Python in WebAssembly

Python is one of the most popular programming languages in the world, and its WebAssembly implementation seems to be coming along quickly.

Available Implementations

WebAssembly support is officially available in CPython 3.11 and after. The GitHub CPython repo has all of the code.

There is also a Spin SDK for Python that uses CPython, but reduces startup time by preloading and initializing the scripts. There’s a detailed blog post about Python on that explains this.


Ensure that you have Python 3.10 or later installed on your system. You can check your Python version by running:

python3 --version

If you do not have Python 3.10 or later, you can install it by following the instructions here.


The Spin SDK makes it very easy to build Python-based Wasm applications simply by using a Spin template that handles all of the heavy lifting.

Spin’s Python HTTP Request Handler Template

Spin’s Python HTTP Request Handler Template can be installed from spin-python-sdk repository using the following command:

$ spin templates install --git --update

The above command will install the http-py template and produce an output similar to the following:

Copying remote template source
Installing template http-py...
Installed 1 template(s)

| Name      Description                       |
| http-py   HTTP request handler using Python |

Please note: For more information about managing spin templates, see the templates section in the Spin Command Line Interface (CLI) documentation.


Let’s use Spin’s Python HTTP request handler template, to create a new project:

$ spin new python-example -t http-py --accept-defaults

System Housekeeping (Use a Virtual Environment)

Once the app is created, we can change into the python-example directory, create and activate a virtual environment and then install the apps requirements:

$ cd python-example

Create a virtual environment directory (we are still inside the Spin app directory):

# python<version> -m venv <virtual-environment-name>
$ python3 -m venv venv-dir

Activate the virtual environment (this command depends on which operating system you are using):

# macOS command to activate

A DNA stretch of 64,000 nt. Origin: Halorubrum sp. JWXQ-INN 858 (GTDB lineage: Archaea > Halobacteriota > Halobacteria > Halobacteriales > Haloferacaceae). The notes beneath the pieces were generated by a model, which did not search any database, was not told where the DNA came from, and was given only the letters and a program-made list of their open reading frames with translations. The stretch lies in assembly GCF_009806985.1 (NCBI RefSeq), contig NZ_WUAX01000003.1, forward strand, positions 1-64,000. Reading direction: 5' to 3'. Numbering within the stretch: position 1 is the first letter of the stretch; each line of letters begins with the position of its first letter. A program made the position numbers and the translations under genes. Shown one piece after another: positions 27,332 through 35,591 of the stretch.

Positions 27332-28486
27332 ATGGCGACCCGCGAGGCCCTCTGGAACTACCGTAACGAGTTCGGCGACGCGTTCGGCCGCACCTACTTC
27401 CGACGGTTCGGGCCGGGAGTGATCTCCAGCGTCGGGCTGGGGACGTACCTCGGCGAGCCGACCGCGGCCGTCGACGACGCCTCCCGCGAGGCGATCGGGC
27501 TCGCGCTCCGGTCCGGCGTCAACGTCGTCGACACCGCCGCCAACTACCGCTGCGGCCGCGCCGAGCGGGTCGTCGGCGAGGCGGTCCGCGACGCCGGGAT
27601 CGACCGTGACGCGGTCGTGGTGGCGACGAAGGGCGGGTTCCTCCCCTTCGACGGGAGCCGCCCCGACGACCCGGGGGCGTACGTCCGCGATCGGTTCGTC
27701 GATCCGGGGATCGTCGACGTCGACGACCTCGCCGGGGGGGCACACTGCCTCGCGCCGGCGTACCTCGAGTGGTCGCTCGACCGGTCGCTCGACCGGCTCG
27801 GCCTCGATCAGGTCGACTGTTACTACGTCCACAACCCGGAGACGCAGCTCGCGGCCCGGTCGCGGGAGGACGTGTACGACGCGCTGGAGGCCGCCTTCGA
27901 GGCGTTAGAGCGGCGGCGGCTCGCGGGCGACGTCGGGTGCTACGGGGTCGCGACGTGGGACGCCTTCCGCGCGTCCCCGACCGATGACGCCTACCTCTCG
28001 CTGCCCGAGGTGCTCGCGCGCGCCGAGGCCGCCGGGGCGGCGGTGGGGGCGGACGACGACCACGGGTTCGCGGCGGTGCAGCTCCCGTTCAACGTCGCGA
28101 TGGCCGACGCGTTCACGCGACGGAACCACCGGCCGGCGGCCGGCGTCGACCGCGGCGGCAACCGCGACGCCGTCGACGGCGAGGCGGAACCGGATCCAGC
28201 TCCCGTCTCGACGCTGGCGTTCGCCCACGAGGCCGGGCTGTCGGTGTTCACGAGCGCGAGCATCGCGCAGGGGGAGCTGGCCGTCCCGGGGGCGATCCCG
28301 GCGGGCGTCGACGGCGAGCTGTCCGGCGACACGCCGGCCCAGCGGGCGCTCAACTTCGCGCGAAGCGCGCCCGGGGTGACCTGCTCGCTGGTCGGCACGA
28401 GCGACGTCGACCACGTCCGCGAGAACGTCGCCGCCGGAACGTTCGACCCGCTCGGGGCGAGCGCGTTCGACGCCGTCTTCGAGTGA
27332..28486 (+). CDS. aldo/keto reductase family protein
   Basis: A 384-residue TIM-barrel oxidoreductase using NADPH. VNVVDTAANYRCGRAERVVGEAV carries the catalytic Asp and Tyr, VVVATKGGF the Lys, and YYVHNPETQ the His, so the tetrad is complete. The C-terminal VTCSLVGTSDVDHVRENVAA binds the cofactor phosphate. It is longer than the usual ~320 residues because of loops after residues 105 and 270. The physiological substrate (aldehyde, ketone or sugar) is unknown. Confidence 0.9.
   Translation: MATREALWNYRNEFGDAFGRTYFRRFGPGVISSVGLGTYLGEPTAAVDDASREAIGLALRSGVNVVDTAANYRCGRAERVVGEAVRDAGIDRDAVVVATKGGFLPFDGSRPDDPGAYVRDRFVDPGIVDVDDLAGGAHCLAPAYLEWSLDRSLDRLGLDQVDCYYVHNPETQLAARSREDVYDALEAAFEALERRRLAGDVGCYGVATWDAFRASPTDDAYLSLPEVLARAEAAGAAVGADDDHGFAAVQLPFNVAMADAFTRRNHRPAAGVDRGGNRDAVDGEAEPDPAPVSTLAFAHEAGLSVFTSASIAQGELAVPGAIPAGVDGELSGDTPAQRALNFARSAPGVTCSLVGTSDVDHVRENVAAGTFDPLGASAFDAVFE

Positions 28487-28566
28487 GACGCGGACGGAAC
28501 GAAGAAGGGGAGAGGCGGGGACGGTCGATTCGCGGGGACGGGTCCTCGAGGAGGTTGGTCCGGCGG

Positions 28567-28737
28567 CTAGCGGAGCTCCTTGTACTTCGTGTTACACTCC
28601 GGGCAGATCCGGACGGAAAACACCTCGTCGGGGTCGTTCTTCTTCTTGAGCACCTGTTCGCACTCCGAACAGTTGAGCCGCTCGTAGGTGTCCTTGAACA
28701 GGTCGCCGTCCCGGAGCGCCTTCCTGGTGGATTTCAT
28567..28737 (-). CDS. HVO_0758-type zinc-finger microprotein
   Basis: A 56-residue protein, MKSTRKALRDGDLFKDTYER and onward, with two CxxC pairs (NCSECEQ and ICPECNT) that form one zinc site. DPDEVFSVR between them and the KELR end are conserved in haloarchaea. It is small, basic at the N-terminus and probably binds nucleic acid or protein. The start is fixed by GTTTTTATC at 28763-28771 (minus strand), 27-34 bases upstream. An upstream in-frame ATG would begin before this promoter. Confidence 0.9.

$ source venv-dir/bin/activate

The (venv-dir) will prefix your terminal prompt now:

(venv-dir) user@123-456-7-8 python-example %


The requirements.txt, by default, contains the references to the spin-sdk and componentize-py packages. These can be installed right there in your virtual environment using:

$ pip3 install -r requirements.txt

Take a look at the scaffolded program in

from spin_sdk.http import IncomingHandler, Request, Response

class IncomingHandler(IncomingHandler):
    def handle_request(self, request: Request) -> Response:
        return Response(
            {"content-type": "text/plain"},
            bytes("Hello from Python!", "utf-8")

Change into the app directory and install the requirements:

$ pip3 install -r requirements.txt

Compile a Wasm binary with the scripts preloaded, and then start up a local server:

$ spin build --up
Building component python-example with `componentize-py -w spin-http componentize app -o app.wasm`
Component built successfully
Finished building all Spin components
Logging component stdio to ".spin/logs/"
Preparing Wasm modules is taking a few seconds...

Available Routes:
  python-example: (wildcard)

Test it with curl:

$ curl localhost:3000/
Hello from the Python SDK

The file app.wasm contains both the interpreter (in an initialized state) and all of the userland code:

$ ls -lah app.wasm
-rw-r--r--  1 technosophos  staff    24M Oct 26 18:22 app.wasm

Learn More

Live Code Tuesday Video (Python & Wasm - Let’s talk about componentize-py w/ Joel Dice, Streamed live on Mar 13, 2024)

Joel’s video on Spin, Python, and Components (Recorded at WasmCon on Sep 12, 2023):

Here are some great resources:


If you bump into issues when installing the requirements.txt. For example:

error: externally-managed-environment
× This environment is externally managed

Please note, this error is specific to Homebrew-installed Python installations and occurs because installing a non-brew-packaged Python package requires you to either:

  • create a virtual environment using python3 -m venv path/to/venv, or
  • use the --break-system-packages option in your pip3 install command i.e. pip3 install -r requirements.txt --break-system-packages

We recommend installing a virtual environment using venv, as shown in the system housekeeping section above.